|Publication number||US6432728 B1|
|Application number||US 09/687,163|
|Publication date||Aug 13, 2002|
|Filing date||Oct 16, 2000|
|Priority date||Oct 16, 2000|
|Publication number||09687163, 687163, US 6432728 B1, US 6432728B1, US-B1-6432728, US6432728 B1, US6432728B1|
|Inventors||Shuo-Yen Tai, Ming-Cheng Yang, Jiun-Fang Wang, Champion Yi|
|Original Assignee||Promos Technologies, Inc.|
|Export Citation||BiBTeX, EndNote, RefMan|
|Patent Citations (5), Referenced by (7), Classifications (18), Legal Events (7)|
|External Links: USPTO, USPTO Assignment, Espacenet|
(1) Field of the Invention
The invention relates to the fabrication of integrated circuit devices, and more particularly, to a method of optimizing pre-layer film thickness by using Chemical Mechanical Polishing (CMP) end-point detection signals.
(2) Description of the Prior Art
The continued emphasis on semiconductor device miniaturization, leading to the technological evolution of Large Scale Integration (LSI), Very Large Scale Integration (VLSI) and Ultra Large Scale Integration (ULSI), has over the years resulted in inter-linear device distances that have become increasingly short. One of the predominant technologies that is used for the creation of semiconductor devices is the technology of photolithography which uses, with and in support of other developments in the semiconductor industry, ever shallower focal depths to create images in target surfaces. As a result of this ever shallower image depth, the target surfaces must be created with increased flatness. If a large step (an abrupt change in the planar geometry of the surface) is present in the semiconductor surface, step coverage is negatively affected. This results in a gradation of the surface that is too severe and causes poor deposition of for instance an overlying layer of metal, making it difficult to achieve a reliable semiconductor device. Increased semiconductor device density is frequently implemented using multi-layered configurations, which further leads to demands of increased planarity of the surface over which additional semiconductor device features are created. One of the main techniques that have been used in the semiconductor industry to achieve optimum surface planarity is the method of Chemical Mechanical Polishing (CMP). Chemical Mechanical Polishing is a method of polishing materials, such as semiconductor substrates, to a high degree of planarity and uniformity. The process is used to planarize semiconductor slices prior to the fabrication of semiconductor circuitry thereon, and is also used to remove high elevation features created during the fabrication of the microelectronic circuitry on the substrate.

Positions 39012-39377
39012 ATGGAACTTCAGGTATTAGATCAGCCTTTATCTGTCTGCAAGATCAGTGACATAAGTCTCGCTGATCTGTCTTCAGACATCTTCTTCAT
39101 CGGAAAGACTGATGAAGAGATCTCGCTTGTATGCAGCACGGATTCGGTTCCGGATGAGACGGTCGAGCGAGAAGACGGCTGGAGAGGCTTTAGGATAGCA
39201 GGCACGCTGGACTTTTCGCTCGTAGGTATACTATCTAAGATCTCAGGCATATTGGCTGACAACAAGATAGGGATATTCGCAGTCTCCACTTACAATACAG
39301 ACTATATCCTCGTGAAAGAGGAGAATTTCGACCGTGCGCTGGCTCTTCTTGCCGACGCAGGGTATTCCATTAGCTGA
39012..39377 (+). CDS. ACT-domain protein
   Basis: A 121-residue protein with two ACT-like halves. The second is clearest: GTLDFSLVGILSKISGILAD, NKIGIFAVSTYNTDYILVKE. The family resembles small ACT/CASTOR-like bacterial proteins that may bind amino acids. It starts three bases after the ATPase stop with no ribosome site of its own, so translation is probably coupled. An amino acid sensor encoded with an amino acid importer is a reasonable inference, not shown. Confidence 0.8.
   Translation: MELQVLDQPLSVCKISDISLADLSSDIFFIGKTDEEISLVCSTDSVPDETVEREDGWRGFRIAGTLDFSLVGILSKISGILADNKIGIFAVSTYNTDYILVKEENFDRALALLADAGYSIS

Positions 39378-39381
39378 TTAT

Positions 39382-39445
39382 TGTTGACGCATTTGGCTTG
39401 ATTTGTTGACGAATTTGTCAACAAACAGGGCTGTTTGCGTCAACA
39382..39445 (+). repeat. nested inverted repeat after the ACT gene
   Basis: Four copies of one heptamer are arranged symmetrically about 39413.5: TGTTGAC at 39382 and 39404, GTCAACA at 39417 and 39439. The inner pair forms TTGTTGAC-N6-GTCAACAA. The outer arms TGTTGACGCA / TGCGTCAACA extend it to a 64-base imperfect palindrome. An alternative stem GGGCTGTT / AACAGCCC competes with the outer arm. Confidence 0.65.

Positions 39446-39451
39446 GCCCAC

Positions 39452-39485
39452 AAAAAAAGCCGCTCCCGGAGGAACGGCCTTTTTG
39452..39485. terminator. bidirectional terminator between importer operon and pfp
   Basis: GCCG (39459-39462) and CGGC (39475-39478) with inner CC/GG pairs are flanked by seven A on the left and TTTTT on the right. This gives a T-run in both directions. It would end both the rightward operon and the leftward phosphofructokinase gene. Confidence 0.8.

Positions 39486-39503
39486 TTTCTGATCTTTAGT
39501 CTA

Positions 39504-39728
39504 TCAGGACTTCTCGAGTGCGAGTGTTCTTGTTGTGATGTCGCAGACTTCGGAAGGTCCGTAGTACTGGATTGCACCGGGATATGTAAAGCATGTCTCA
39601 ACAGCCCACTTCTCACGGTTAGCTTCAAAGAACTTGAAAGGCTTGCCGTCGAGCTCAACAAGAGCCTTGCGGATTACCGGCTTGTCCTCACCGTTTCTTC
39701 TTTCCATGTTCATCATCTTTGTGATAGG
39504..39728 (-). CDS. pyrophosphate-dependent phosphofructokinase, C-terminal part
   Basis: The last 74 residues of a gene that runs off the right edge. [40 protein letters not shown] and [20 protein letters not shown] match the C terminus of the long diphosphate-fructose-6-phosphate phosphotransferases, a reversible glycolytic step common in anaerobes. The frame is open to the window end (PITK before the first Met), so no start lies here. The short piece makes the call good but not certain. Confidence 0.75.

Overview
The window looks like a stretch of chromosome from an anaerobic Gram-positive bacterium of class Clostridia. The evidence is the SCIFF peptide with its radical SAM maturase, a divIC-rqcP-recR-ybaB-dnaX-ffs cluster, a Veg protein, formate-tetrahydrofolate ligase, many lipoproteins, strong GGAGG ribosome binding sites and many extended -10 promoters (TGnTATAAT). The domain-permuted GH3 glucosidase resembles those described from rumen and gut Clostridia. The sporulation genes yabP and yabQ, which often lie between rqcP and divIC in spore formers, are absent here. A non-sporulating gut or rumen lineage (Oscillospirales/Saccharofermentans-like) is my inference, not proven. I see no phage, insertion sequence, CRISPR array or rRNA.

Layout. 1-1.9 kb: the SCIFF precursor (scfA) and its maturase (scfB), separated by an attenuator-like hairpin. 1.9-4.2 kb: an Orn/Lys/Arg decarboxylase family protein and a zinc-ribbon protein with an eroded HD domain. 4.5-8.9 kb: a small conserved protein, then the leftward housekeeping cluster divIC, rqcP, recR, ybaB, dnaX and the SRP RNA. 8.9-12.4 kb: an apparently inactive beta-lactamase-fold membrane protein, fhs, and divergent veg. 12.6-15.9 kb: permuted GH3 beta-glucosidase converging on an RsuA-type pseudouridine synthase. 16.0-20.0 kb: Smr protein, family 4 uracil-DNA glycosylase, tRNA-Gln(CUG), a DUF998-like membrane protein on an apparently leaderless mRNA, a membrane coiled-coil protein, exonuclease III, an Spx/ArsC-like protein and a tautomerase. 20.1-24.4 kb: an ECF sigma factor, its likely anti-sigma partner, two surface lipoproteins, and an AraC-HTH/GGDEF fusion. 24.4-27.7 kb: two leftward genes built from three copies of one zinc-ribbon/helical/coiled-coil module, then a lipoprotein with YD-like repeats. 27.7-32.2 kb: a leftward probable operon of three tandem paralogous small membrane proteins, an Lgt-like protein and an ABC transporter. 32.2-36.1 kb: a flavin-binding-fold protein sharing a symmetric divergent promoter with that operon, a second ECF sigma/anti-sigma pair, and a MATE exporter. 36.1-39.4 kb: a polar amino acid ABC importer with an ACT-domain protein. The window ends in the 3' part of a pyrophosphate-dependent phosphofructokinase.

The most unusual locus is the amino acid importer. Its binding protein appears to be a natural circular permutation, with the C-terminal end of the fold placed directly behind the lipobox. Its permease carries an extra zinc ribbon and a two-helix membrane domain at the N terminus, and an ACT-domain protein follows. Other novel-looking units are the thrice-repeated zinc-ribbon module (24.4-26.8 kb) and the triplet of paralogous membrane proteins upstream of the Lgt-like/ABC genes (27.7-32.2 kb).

A CMP apparatus comprises a rotating polishing platen on which a polishing pad is mounted. A second rotating part, typically referred to as the wafer carrier part, holds a wafer. The wafer is frequently attached to the wafer carrier part by means of a clamp ring, the surface of the thus clamped wafer is the surface that is to be polished. The surface of the rotating wafer is brought in intimate contact with the rotating polishing pad while a slurry is distributed over the surface that is being polished. The chemical slurry, which may also include abrasive materials therein, is maintained on the polishing pad to modify the polishing characteristics of the polishing pad in order to enhance the polishing of the substrate.